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Oral Maxillofacial Surg Clin N Am 17 (2005) 173 189

Secondary Procedures in Maxillofacial DermatologyJames M. Henderson, DDS, MDa,b,c,*, Bruce B. Horswell, DDS, MD, FACSa,b,c,dDepartment of Surgery, West Virginia University School of Medicine-Charleston Campus, 3110 MacCorkle Avenue, Charleston, WV 25304, USA b Department of Oral and Maxillofacial Surgery, West Virginia University School of Dentistry, Morgantown, WV 26506, USA c Private Practice, Facial Surgery Center/FACES, 415 Morris Street, Suite 309 Charleston, WV 25302, USA d First Appalachian Craniofacial Deformity Specialists, 830 Pennsylvania Avenue, Suite 302, Charleston, WV 25302, USAa

The main surgical goal in managing cutaneous carcinomas is eradication of the primary lesion with disease-free margins. Once this goal has been achieved, attention can be turned to reconstruction of the surgical defect with favorable esthetic results. Many of the factors that ultimately lead to an esthetically favorable outcome begin with a critical evaluation of the anatomic subunit involved, primary repair versus secondary repair, choice of flap used for reconstruction, tissue handling, and various host factors (ie, tobacco use, comorbid disease). Some of these factors have been discussed in previous articles and receive only cursory review in this article. This article focuses on secondary procedures used to improve the esthetic outcome of surgical resection. Management of flaps and scars is discussed, including the immediate postoperative period and the late (secondary) period. Various adjunctive measures are discussed, including scar revision, resurfacing procedures, silicone, dressings, and topical agents. Numerous treatments are available for the management of facial scars. Each modality can partially improve the outcome in various ways, and a combination of treatments is often required to achieve optimal results. It is imperative to evaluate patient expectations before excision of facial lesions and

throughout the postoperative period, because patients often have unrealistic expectations about the resolution of their wound and the eventual esthetic outcome. Physicians must emphasize that no therapeutic modality can bring about complete resolution of scarring and that multiple treatments and treatment modalities are often required [1].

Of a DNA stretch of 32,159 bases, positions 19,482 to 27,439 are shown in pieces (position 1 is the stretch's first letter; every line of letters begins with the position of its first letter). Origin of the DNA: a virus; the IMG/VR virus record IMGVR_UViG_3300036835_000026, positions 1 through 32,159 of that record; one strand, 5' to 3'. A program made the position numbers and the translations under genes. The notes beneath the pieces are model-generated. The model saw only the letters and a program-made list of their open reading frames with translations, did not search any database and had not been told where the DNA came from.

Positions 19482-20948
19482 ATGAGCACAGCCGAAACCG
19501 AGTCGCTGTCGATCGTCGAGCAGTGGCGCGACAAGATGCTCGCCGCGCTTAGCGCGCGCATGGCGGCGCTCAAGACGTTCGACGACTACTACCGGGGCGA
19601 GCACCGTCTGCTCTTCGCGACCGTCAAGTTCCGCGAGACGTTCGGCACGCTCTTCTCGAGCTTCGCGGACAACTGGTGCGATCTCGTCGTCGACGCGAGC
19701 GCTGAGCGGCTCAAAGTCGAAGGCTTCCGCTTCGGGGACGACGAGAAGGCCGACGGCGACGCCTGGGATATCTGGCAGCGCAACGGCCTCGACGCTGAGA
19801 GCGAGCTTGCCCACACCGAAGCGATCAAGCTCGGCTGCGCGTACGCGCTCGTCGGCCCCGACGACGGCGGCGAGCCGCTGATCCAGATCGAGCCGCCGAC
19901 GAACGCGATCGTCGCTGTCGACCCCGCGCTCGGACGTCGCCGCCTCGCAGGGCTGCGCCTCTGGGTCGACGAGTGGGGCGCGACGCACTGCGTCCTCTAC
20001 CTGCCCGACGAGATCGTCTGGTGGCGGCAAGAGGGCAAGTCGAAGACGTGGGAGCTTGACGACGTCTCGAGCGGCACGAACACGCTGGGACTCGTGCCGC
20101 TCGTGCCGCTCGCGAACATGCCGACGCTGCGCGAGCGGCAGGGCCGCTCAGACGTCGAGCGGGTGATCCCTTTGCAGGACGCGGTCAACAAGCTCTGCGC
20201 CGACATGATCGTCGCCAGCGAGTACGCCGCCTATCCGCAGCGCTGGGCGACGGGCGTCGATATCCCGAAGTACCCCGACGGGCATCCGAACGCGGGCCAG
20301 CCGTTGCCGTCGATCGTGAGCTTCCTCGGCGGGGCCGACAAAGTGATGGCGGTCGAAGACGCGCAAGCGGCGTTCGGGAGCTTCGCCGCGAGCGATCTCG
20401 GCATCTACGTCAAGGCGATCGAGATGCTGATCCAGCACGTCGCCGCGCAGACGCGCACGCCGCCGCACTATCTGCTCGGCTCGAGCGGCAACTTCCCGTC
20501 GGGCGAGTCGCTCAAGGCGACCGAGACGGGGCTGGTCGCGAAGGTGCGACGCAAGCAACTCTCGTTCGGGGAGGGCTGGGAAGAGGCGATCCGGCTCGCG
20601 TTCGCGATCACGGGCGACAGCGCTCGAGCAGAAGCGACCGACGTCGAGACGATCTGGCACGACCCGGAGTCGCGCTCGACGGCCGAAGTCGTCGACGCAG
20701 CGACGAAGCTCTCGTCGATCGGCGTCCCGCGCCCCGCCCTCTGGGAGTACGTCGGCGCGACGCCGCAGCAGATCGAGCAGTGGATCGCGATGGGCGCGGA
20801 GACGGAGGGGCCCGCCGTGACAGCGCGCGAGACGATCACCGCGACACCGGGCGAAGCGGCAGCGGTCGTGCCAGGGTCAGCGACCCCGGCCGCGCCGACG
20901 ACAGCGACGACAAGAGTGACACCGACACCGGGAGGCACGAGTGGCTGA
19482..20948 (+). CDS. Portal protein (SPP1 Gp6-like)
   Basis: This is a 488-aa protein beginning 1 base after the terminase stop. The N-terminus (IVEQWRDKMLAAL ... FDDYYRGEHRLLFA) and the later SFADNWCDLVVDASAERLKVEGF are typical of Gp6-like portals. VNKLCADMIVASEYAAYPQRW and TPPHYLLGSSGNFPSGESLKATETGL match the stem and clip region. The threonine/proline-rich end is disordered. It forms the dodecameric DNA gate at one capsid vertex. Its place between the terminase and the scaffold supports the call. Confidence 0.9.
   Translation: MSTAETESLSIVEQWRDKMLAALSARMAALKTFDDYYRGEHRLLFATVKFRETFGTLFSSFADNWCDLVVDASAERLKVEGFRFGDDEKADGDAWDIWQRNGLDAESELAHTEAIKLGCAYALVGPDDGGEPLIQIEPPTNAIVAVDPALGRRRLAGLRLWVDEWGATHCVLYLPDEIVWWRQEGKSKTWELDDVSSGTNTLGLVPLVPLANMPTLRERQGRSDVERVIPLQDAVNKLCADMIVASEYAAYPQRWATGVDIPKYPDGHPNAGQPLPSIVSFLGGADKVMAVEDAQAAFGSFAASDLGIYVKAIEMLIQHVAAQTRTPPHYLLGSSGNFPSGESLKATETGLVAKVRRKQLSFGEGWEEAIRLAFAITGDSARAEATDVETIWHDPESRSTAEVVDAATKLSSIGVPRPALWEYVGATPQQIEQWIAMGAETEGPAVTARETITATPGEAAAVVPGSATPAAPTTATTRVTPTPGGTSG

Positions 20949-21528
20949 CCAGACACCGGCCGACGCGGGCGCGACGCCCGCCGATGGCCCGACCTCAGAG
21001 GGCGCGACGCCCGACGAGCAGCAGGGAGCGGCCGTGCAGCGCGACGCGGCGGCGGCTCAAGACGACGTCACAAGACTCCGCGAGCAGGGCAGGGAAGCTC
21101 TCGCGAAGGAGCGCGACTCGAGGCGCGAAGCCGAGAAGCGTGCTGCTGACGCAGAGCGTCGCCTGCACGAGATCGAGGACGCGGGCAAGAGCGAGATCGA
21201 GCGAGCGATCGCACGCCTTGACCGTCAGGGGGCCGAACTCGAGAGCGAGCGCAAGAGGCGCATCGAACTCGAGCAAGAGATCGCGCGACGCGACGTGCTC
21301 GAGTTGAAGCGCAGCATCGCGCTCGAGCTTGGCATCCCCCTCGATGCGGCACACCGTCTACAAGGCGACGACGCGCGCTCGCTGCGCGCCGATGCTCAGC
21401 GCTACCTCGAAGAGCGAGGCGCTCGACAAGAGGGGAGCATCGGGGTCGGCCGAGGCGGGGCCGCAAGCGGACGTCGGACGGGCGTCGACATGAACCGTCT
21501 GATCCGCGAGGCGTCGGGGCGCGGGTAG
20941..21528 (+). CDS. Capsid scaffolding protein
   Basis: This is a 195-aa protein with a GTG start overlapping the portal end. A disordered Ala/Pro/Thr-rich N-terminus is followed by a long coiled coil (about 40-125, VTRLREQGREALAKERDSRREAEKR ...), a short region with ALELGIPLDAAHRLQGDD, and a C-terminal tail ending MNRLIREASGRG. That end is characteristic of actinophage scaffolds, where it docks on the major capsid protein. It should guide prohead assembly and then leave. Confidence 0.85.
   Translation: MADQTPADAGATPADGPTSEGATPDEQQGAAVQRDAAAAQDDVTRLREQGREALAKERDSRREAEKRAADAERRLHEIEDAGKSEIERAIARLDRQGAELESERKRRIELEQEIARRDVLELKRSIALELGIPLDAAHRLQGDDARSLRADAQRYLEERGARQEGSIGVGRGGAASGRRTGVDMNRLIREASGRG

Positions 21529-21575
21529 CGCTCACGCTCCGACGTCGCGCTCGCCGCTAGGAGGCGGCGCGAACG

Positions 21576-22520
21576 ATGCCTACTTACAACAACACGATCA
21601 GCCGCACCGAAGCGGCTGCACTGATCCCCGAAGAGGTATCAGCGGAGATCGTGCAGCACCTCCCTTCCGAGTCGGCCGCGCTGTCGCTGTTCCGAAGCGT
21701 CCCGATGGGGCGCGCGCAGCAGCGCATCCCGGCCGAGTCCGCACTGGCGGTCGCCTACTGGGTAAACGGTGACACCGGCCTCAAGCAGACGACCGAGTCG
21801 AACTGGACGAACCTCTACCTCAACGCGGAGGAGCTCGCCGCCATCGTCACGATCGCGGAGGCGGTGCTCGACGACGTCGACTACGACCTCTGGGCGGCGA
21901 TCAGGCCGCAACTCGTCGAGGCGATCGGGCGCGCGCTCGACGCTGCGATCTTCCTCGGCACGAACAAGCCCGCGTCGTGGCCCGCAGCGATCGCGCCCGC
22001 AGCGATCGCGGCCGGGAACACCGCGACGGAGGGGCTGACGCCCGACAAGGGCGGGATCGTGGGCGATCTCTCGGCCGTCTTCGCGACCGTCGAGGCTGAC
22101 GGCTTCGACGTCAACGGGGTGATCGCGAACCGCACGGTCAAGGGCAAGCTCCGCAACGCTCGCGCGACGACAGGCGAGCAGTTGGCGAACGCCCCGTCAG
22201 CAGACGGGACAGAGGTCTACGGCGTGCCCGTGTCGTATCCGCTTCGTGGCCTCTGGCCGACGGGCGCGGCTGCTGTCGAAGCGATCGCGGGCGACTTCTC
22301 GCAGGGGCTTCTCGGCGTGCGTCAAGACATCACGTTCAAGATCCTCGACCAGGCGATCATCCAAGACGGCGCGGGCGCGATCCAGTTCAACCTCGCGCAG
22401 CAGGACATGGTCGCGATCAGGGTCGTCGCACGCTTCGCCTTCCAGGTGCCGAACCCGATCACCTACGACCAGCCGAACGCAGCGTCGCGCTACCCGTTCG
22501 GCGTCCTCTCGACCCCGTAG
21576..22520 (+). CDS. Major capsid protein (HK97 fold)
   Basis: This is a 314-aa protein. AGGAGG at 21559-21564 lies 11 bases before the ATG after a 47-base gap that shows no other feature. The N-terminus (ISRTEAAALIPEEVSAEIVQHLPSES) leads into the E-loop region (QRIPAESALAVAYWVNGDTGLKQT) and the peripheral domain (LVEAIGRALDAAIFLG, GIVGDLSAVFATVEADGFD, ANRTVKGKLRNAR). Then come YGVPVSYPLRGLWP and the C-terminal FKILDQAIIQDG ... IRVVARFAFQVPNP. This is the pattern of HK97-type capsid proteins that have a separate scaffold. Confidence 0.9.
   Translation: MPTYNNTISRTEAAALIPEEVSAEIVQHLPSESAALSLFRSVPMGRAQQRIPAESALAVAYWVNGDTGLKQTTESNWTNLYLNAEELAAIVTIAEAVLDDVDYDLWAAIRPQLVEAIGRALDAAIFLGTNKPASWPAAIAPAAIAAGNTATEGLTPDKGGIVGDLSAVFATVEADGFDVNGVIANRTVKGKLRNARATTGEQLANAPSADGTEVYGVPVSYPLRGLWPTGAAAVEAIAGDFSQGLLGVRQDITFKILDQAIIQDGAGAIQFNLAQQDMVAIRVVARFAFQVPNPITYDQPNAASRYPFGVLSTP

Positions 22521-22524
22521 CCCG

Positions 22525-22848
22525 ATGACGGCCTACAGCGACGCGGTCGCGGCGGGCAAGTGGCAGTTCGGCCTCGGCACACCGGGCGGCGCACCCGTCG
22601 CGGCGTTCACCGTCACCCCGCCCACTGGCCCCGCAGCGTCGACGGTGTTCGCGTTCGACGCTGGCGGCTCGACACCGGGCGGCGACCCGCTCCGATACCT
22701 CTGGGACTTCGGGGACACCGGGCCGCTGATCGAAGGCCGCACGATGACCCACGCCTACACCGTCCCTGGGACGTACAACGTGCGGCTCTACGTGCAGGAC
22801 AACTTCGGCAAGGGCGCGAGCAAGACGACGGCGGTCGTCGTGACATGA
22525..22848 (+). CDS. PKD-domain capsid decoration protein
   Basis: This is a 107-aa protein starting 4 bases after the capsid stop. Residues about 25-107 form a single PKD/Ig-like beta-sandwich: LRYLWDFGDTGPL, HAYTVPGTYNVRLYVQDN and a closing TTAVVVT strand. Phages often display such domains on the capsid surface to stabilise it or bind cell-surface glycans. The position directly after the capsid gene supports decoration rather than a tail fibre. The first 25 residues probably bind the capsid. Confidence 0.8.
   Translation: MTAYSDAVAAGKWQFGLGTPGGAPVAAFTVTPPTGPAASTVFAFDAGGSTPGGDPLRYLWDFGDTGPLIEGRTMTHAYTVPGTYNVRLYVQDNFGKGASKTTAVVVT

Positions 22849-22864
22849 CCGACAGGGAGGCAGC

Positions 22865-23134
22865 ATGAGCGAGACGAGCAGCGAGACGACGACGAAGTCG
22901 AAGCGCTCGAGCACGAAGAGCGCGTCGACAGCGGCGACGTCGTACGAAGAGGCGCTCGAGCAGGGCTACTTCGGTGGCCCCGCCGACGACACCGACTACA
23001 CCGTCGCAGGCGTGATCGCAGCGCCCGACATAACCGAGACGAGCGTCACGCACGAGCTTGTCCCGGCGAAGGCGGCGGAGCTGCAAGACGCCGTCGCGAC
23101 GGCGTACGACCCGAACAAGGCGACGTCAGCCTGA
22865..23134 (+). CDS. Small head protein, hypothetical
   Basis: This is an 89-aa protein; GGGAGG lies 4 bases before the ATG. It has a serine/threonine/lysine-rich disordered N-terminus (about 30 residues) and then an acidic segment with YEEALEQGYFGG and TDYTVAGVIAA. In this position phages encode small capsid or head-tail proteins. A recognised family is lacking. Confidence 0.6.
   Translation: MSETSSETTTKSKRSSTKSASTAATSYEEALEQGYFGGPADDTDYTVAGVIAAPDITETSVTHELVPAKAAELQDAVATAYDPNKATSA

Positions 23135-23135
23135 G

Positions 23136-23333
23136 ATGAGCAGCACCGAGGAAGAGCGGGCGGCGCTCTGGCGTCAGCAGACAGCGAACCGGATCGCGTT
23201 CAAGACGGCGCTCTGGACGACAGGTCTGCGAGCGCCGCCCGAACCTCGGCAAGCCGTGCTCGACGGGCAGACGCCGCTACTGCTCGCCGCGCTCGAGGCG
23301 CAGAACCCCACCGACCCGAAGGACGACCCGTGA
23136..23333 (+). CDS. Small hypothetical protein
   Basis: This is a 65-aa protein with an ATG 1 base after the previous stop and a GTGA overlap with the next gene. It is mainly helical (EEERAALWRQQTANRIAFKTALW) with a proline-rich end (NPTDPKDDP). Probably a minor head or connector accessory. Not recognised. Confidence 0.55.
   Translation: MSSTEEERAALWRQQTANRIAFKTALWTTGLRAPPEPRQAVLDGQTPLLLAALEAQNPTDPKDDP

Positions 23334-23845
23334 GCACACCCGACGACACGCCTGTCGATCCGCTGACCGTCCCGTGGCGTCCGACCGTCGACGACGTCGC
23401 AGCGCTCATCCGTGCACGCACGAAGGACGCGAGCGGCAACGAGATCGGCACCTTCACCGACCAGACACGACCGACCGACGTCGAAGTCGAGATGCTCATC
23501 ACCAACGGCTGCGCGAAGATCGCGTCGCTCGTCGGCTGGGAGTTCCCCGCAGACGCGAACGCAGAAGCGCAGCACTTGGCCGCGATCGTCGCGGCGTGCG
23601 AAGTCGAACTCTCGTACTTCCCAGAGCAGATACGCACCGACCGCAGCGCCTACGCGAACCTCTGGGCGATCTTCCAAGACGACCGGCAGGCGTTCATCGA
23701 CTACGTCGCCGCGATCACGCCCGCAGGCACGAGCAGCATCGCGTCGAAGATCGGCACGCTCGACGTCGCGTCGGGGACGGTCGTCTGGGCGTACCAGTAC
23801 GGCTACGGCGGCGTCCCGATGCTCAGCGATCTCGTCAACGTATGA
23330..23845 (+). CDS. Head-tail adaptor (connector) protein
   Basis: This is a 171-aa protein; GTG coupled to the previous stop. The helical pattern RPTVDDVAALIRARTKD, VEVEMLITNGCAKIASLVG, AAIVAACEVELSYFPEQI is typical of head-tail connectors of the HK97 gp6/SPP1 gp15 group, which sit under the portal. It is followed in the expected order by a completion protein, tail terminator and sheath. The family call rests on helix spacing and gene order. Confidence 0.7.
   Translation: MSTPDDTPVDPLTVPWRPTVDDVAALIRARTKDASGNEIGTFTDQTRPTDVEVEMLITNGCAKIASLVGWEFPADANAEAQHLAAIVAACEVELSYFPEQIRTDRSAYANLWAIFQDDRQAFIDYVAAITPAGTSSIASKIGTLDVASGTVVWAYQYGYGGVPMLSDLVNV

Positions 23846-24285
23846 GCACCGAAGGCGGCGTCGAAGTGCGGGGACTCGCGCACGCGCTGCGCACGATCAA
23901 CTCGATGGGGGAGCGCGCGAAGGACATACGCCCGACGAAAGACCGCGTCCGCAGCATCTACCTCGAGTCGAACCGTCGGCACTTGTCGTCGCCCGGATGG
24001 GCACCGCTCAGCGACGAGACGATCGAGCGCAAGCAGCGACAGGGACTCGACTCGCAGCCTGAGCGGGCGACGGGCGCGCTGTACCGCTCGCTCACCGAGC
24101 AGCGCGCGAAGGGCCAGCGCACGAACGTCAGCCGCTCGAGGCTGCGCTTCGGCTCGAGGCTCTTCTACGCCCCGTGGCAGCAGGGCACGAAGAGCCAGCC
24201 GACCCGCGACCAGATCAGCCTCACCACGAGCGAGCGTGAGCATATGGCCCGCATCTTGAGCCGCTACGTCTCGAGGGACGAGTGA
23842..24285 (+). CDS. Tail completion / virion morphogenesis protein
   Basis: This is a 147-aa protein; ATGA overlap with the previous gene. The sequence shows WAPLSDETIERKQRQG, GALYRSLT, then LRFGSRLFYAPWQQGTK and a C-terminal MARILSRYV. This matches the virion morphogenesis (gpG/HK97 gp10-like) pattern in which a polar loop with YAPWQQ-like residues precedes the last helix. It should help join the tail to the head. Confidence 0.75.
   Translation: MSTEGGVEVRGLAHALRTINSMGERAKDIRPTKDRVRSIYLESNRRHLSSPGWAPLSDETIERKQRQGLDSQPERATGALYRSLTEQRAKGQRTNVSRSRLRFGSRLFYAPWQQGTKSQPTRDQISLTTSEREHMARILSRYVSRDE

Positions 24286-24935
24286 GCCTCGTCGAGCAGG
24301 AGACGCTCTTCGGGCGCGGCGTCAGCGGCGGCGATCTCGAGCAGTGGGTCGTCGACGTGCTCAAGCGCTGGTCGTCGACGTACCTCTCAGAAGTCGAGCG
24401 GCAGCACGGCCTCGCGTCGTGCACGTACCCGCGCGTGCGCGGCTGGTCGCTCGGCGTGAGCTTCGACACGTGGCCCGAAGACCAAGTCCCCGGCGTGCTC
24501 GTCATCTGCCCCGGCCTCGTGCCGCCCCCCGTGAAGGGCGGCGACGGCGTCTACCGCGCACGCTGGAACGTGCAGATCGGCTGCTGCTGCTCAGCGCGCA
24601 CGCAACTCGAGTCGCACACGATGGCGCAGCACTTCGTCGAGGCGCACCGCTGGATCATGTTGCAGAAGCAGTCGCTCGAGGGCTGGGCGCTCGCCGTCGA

Wound healing To fully appreciate the role of secondary procedures in improving the esthetic outcome of surgical resection, one first must have a basic understanding of wound healing. This understanding helps guide the reconstructive surgeon in choosing a mode of therapy best suited to achieve the desired result. Wound healing represents a complex series of events that until recently have been understood poorly. The complex interaction of events in wound healing has been divided into phases, including inflammation, migration, proliferation, and remodeling (contraction). Inflammation begins when a site is injured (surgical incision) and results in a cascade of events that involves vasoconstriction, platelet activation, and eventual clot formation [2 9]. Exaggeration of the inflammatory phase increases the concentration of various growth factors, including transforming growth factor beta, platelet-derived growth factor, interleukin-1, and insulin-like growth factor. Neutrophils predominate initially, followed by macrophages several days later. In the migratory phase, angiogenic factors and fibroblasts increase, while excess amounts

* Corresponding author. FACES/Facial Surgery Center, 830 Pennsylvania Avenue, Suite 302, Charleston, WV 25302. E-mail address: james.henderson@camc.org (J.M. Henderson).

1042-3699/05/$ see front matter D 2005 Elsevier Inc. All rights reserved. doi:10.1016/j.coms.2005.02.006